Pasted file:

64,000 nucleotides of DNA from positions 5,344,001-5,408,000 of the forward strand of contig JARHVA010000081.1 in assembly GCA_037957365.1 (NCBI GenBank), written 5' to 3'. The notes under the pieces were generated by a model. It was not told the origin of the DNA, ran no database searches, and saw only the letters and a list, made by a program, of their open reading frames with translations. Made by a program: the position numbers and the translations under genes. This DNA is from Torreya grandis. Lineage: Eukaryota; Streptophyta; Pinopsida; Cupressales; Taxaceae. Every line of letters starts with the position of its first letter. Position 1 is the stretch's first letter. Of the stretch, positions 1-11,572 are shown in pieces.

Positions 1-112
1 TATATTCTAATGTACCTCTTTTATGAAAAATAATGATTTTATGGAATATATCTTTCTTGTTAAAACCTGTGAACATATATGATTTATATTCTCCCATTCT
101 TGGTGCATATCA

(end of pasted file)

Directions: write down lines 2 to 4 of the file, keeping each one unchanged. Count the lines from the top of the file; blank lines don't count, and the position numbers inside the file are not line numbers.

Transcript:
Positions 1-112
1 TATATTCTAATGTACCTCTTTTATGAAAAATAATGATTTTATGGAATATATCTTTCTTGTTAAAACCTGTGAACATATATGATTTATATTCTCCCATTCT
101 TGGTGCATATCA